What is a hypointense lesion?
T1 -hypointense lesions (T1-black holes) in multiple sclerosis (MS) are areas of relatively severe central nervous system (CNS) damage compared with the more non-specific T2-hyperintense lesions, which show greater signal intensity than normal brain on T2-weighted magnetic resonance imaging (MRI).
What is a T2 hypointense lesion?
T2 heterogeneous hypointense or mixed signal solid lesions have intermediate signal or T2 inhomogeneous signal with a mixture of T2 low and bright signal (higher than that of the outer myometrium or skeletal muscle). These may represent either benign or malignant lesions, either primary or secondary 3, 8.
What is a hypointense nodule?
Non-hypervascular HBPI hypointense nodules were defined as solid nodules with low signal intensity on HBPI, while not showing higher signal intensity than that of the spleen on heavily T2WI.
What is a T2 hypointense nodule?
Adnexal lesions that are hypointense on T2-weighted MR images, but whose signal intensity is higher than that of skeletal muscle, are a more heterogeneous group composed of benign, borderline, and malignant disease entities.
Can a lesion be a tumor?
By definition, tumor and tumor-like lesions are lesions that look alike on ultrasound (US), computer tomography (CT) or magnetic resonance imaging (MRI) studies. Typically, tumor-like lesions are reported as: findings compatible with a tumor-like lesion, however neoplasm cannot be ruled out.
What does hypointense marrow signal mean?
Lymphoma within marrow is characterized by hypointense T1 and T2 signal of involved portions of the bone marrow which enhance, a nonspecific pattern common to many of the infiltrative and replacement diseases.
What is hypointense on T1 and T2?
T1 lesions were defined as regions with a signal intensity similar to or reduced to the signal intensity of gray matter and corresponding to a hyperintense region on T2-weighted MRI. Hyperintense–T2 lesions were defined as sharply demarcated regions of high signal intensity compared with surrounding brain tissue.
What does hypointense mean in medical terms?
A hyperintensity is an area that appears lighter in color than the surrounding tissues; a hypointensity would be darker in color. When we’re talking about hyperintensities as seen on MRI, in the context of MS, we are talking about lesions, most commonly white matter lesions.
What does T1 hyperintensity mean?
Hyperintense cerebral changes on T1-weighted images are formed due to accumulation of substances characterized by short longitudinal relaxation time including: gadolinium contrast, intra- and extracellular methemoglobin, melanin, fatty and protein-rich substances and minerals, i.a. calcium, copper and manganese.
What does hypointense mean on MRI?
Often we refer to the appearance by relative terms: hyperintense = brighter than the thing we are comparing it to. isointense = same brightness as the thing we are comparing it to. hypointense = darker than the thing we are comparing it to.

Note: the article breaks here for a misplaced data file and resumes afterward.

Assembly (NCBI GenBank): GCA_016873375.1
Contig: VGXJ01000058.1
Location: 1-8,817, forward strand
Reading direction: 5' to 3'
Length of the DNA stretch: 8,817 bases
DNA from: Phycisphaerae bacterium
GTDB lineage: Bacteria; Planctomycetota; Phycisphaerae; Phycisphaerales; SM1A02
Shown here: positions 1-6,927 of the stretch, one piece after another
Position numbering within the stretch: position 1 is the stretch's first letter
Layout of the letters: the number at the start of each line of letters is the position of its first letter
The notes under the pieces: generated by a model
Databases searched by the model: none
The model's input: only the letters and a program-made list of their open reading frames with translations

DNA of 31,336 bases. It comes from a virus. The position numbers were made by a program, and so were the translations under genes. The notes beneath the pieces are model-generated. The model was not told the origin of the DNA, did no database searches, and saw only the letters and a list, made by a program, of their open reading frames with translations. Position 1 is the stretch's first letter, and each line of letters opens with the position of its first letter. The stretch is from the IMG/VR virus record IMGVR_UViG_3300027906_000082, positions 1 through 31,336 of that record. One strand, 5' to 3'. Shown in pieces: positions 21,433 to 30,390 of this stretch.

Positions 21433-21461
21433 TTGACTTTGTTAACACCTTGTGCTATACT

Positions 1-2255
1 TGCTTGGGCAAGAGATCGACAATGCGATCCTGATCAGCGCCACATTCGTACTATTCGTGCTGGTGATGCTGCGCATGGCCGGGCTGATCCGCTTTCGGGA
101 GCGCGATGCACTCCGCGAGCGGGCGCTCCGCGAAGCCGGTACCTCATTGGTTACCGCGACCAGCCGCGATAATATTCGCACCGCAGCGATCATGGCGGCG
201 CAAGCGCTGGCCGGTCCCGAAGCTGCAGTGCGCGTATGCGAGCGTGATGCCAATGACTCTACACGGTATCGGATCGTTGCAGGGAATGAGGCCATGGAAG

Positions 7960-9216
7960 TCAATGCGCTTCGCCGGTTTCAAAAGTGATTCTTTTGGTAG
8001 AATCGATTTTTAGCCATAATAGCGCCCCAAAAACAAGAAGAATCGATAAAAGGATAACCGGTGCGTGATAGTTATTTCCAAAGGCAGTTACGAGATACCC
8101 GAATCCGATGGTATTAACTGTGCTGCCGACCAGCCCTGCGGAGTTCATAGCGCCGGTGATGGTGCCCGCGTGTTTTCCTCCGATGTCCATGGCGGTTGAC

What are the 3 types of lesions?
They tend to be divided into three types of groups: Skin lesions formed by fluid within the skin layers, such as vesicles or pustules. Skin lesions that are solid, palpable masses, such as nodules or tumors. Flat, non-palpable skin lesions like patches and macules.
What’s the difference between a tumor and a lesion?
A bone lesion is considered a bone tumor if the abnormal area has cells that divide and multiply at higher-than-normal rates to create a mass in the bone. The term “tumor” does not indicate whether an abnormal growth is malignant (cancerous) or benign, as both benign and malignant lesions can form tumors in the bone.
What is the signal intensity of hypointense synovial lesions?
Signal intensity is a feature of paramount importance in the MRI assessment of these synovial lesions. For T2-weighted images, fat is the tissue usually used for comparison [ 1 ]; thus, hypointense lesions have a lower signal compared with adjacent fat tissue on conventional spin-echo T2-weighted images.
Are there any hypointense lesions on a T2 MRI?
Hypointense lesions on T2-weighted images (both fat-suppressed and non-fat-suppressed) are less common and can sometimes be overlooked.
What causes T2 black lesions on knee MRI?
T2 black lesions on routine knee MRI: differential considerations. The majority of abnormal findings or lesions on T2-weighted fast spin-echo (FSE) magnetic resonance imaging (MRI) are hyperintense due to increased perfusion or fluid content, such as infections, tumours or synovitis.
How to diagnose osteochondral lesions of the knee?
■ Contrast and compare common entities that manifest as osteochondral lesions of the knee: acute traumatic osteochondral injuries, AVN, SIF of the knee, OCD, bone marrow edema-like lesions, and subchondral cystlike lesions in osteoarthritis. ■ Evaluate MRI findings of each condition and how they pertain to treatment.